Research at the Furman Lab

Protein-protein interactions are at the heart of any functioning cell and organism. We are interested in elucidation of the structural details that allow for the complexity observed in protein interactions and function.

We use computational tools, including structure-based computational prediction and manipulation of specific interactions, analysis of evolutionary signals hidden in sequences, and large-scale integration of this data by machine-learning approaches. In particular, we exploit structures and their surrounding energy landscape sampled by our simulations to learn about the binding process of protein interactions.

One of our main current research interests is directed towards the accurate modeling of peptide-protein interactions, since these play an increasingly important role in mediating a significant fraction of protein-protein interactions. In addition, they allow us to tackle the modeling of extensive backbone flexibility in a defined setup.

High-resolution modeling of protein-protein interactions

We use RosettaDock to create high-resolution models of protein-protein interactions. RosettaDock is a well-established docking protocol for the modeling of protein complexes starting from the free monomers that explicit models conformational changes at the interface that occur upon binding. With this protocol we have been able to create high-resolution models in many of the CAPRI rounds. Thus, RosettaDock can be used to create highly accurate models of protein complex structures that serve as starting point for the targeted manipulation of interactions by structure-based computational design, thereby opening an exciting new field of applications. In our current work, we extend our existing protocol to a variety of related applications, such as the prediction of protein-peptide binding, protein motion and binding specificity.

Current research focus:

Our current research concentrates on:
(1) Characterization, modeling and manipulation of peptide-mediated interactions: in search for principles that govern peptide-mediated protein interactions, we have created a cruated set of peptide-protein complex structures (PeptiDB), and compared features of these interactions to globular protein-protein interactions.

(2) Insights from this study laid the ground for the development of Rosetta FlexPepDock, a protocol for the accurate modeling of peptide-protein complex structures. Go to our new FlexPepDock server

(3) Application of structure-based characterization and manipulation to specific protein interactions of biomedical and biotechnological interest: In particular, we have performed a detailed analysis of the cohesin-dockerin interaction to study determinants at the interface that contribute to binding affinity, pormiscuity and specificity. This is a collaboration with the Bayer group at the Weizmann institute. .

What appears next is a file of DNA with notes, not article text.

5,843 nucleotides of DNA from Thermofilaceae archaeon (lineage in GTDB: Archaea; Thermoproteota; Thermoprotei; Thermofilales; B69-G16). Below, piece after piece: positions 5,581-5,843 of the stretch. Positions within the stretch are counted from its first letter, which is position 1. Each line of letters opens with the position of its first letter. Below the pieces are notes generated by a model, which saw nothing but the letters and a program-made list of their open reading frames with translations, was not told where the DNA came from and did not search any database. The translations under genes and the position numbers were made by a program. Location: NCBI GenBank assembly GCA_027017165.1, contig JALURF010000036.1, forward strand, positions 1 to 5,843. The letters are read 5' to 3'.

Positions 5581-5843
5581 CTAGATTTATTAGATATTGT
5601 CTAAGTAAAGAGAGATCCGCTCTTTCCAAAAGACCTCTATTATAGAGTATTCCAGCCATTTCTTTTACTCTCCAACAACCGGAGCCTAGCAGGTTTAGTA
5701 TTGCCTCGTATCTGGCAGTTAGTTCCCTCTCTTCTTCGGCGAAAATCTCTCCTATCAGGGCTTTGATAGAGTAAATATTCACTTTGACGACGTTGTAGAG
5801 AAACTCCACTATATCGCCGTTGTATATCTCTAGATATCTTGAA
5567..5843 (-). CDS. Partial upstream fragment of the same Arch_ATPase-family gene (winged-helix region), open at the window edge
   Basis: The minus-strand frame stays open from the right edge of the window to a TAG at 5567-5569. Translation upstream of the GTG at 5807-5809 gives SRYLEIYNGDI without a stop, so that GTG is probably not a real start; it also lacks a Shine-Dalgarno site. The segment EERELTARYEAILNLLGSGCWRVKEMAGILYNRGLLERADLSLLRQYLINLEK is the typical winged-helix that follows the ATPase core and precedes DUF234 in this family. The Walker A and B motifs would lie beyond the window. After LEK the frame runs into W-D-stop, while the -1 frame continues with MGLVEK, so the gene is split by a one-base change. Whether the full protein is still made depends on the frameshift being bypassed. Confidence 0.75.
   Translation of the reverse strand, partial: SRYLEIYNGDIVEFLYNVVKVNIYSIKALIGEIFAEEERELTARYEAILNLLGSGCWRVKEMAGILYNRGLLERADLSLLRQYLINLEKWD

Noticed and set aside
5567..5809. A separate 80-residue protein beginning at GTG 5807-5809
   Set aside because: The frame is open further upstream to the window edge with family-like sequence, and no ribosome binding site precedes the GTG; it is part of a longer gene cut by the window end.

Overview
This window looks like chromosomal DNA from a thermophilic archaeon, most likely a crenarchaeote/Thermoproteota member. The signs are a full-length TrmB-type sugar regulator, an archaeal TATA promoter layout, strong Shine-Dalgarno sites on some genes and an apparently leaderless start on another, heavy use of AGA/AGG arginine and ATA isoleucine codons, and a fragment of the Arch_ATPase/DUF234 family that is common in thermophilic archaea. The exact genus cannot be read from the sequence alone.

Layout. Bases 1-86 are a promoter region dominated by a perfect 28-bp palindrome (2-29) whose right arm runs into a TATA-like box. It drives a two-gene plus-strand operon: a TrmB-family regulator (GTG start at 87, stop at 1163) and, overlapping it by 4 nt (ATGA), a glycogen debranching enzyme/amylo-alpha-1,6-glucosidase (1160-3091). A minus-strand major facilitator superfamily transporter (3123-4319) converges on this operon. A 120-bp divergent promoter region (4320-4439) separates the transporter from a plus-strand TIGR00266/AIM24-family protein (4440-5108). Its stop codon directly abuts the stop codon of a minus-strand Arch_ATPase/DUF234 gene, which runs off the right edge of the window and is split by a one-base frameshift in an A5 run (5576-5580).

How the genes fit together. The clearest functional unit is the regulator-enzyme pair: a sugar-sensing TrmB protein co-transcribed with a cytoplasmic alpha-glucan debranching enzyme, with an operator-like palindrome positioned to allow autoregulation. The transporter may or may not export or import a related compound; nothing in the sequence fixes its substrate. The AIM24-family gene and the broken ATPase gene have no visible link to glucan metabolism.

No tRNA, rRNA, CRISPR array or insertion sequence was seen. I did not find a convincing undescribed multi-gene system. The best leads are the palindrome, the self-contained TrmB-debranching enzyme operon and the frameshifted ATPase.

(4) Modeling of protein motion by implementing computational geometry approaches into Rosetta: Application of tools from the robotics field could well help us model protein motion more efficiently. Based on this reasoning, we have developed Rosetta PathRover in which we implemented the RRT (Rapidly growing Random Trees) algorithm into the Rosetta framework to efficiently model protein motion. Using this approach, we have characterized protein motion for a range of different systems.

(5) Generalization of RosettaDock to model backbone conformational changes upon binding: We have evaluated whether structures solved for homolog proteins could be helpful for improved docking with backbone flexibility. This study found that improved predictions are mainly obtained when the structure of the homolog is missing a flexible part, and therefore prevents clashes.

(6) Analysis of energy landscapes sampled in RosettaDock and other simulations: We have compared near-native funnels with funnels in other regions of the energy landscape sampled by RosettaDock. We found characteristic features and have developed FunHunt, a classifier that identifies near-native minima. Go to our FunHunt server

(7) Conserved protein domain repeats and their functional role: Our initial studies of Cohesin-dockerin interactions lead to an interesting finding: Cohesin repeats on the scaffoldin are exceptionally well conserved in sequence. What is the functional implication of this finding? Will proteins now aggregate? We have performed an in depth study of protein repeat conservation and found significant differences between eukaryotes and eukaryotes, and identified the state of two repeats as the critical step. We are now conducting a large scale analysis of protein repeats and their function, struture, and history.

Our Goal

We have established, and are further developing, state-of the art, leading tools for the structure-based computational manipulation of proteins and their interactions. In the long term, we will bring those techniques to a point where we can (1) reliably apply them to large scale data and address general questions at the level of system biology; (2) consolidate routine applications for a range of interesting specific biomedical and biotechnological systems. Towards this goal, we have established, and continue to establish fruitful collaborations with experimental groups, which allow the cycling between modeling and experiment that is critical for our advancement in both our understanding of the basic underlying principles of protein interactions, as well in their applications.